Shopify’s shares tumble on weak outlook after a very strong start to 2024

Shares of Shopify plunged Wednesday after the Canadian company that helps retailers with online sales warned of easing revenue growth and thinner margins in the current quarter.

That caught a lot of investors off guard after the company rebounded strongly from the pandemic and started 2024 with a bang.

Shopify Inc. predicts that revenue will climb by a high-teens percentage rate for the second quarter, well below the 23% jump in the first quarter.

The e-commerce company anticipates quarterly gross margin will decrease by about 50 basis points compared with the first quarter, when that measured 51.4%.

Shares slid 19.5% in afternoon trading, a bit of a recovery after having been down more than 21% earlier.

For the first quarter, Shopify reported an adjusted profit of 20 cents per share on revenue of $1.86 billion. Analysts polled by Zacks Investment Research expected a profit of 16 cents per share on revenue of $1.84 billion.

During a conference call Wednesday, Chief Financial Officer Jeff Hoffmeister said that while consumer spending in North America remains resilient, some softness in Europe and a strong U.S. dollar are factored into its outlook.

Europe’s economy perked up slightly at the start of the year, recording 0.3% growth in the January-March quarter compared to the last three months of 2023. But the economy has been held back by high inflation that has sapped consumer purchasing power, and by an energy price spike related to Russia’s invasion of Ukraine.

Meanwhile, in the U.S. consumers remain largely resilient, but some other companies have noticed a pullback in spending from customers.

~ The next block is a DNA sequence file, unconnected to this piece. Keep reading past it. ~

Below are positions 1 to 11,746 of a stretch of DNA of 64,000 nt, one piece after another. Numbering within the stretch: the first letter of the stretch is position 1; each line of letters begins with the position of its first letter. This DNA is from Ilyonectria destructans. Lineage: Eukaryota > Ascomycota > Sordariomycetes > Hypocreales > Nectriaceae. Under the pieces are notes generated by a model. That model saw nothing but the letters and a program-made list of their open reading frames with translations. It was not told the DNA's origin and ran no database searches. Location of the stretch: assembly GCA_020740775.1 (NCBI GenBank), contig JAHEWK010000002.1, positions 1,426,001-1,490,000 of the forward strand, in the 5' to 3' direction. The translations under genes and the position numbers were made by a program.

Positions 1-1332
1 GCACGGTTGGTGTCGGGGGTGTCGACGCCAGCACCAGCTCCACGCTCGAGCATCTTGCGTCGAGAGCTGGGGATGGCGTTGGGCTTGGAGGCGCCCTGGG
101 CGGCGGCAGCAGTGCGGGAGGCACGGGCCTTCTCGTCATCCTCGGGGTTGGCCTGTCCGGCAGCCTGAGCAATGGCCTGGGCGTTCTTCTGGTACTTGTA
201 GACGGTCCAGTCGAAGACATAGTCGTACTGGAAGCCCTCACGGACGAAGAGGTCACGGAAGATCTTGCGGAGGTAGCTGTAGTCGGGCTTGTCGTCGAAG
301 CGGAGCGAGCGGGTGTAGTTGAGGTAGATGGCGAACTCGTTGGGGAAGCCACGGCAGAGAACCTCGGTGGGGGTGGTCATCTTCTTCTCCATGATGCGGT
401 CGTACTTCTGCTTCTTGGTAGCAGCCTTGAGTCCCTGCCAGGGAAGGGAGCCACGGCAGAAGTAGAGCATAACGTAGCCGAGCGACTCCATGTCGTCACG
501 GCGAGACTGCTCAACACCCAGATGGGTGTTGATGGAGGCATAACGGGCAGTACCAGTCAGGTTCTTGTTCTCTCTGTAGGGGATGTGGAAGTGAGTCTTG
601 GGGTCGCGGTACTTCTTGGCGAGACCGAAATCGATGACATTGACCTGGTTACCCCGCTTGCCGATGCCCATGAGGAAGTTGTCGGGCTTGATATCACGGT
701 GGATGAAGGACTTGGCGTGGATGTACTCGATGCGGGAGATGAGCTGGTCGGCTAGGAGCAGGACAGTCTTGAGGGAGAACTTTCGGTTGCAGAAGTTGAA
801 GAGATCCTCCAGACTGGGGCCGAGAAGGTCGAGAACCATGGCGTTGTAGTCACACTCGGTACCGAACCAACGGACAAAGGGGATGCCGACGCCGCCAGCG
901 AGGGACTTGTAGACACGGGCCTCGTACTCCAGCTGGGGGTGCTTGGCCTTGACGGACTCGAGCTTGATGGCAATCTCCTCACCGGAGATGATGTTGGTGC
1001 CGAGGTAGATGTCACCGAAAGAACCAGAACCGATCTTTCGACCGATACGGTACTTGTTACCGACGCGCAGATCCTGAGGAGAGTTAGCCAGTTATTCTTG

Starbucks lowered expectations for its full-year sales and profit in late April after a disastrous quarter that saw a slowdown in store visits worldwide. In the U.S., Starbucks saw a sharper and faster decline in consumer confidence and spending than it had anticipated.

The Conference Board, a business research group, said late last month that U.S. consumer confidence fell for the third straight month in April as consumers continue to confront elevated prices and high interest rates.

McDonald’s said late last month that it plans to increase deals and value messaging to combat slowing sales.

The Chicago fast food giant said inflation-weary customers are eating out less often in many big markets. In the first quarter, fast food traffic was unchanged or down in the U.S., Australia, Canada, Japan, the United Kingdom and Germany.

The government is slated to report retail sales for the month of April next week, which should offer some more insight into shopping behavior.


AP Retail Writer Anne D’Innocenzio in New York contributed to this report.

Copyright © 2024 The Associated Press. All rights reserved. This material may not be published, broadcast, written or redistributed.

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